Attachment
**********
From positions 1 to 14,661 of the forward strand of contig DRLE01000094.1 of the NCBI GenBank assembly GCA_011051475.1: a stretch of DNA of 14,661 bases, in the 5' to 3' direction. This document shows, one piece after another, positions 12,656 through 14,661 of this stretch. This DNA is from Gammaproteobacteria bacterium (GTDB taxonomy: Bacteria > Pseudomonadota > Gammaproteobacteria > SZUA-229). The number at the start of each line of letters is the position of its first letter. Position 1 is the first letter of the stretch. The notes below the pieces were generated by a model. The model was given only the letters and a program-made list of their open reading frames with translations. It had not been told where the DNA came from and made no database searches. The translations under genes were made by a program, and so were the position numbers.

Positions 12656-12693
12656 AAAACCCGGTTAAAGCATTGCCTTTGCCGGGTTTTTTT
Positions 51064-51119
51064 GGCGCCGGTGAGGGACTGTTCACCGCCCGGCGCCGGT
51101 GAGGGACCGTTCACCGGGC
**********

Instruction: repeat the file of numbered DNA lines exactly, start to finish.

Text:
From positions 1 to 14,661 of the forward strand of contig DRLE01000094.1 of the NCBI GenBank assembly GCA_011051475.1: a stretch of DNA of 14,661 bases, in the 5' to 3' direction. This document shows, one piece after another, positions 12,656 through 14,661 of this stretch. This DNA is from Gammaproteobacteria bacterium (GTDB taxonomy: Bacteria > Pseudomonadota > Gammaproteobacteria > SZUA-229). The number at the start of each line of letters is the position of its first letter. Position 1 is the first letter of the stretch. The notes below the pieces were generated by a model. The model was given only the letters and a program-made list of their open reading frames with translations. It had not been told where the DNA came from and made no database searches. The translations under genes were made by a program, and so were the position numbers.

Positions 12656-12693
12656 AAAACCCGGTTAAAGCATTGCCTTTGCCGGGTTTTTTT
Positions 51064-51119
51064 GGCGCCGGTGAGGGACTGTTCACCGCCCGGCGCCGGT
51101 GAGGGACCGTTCACCGGGC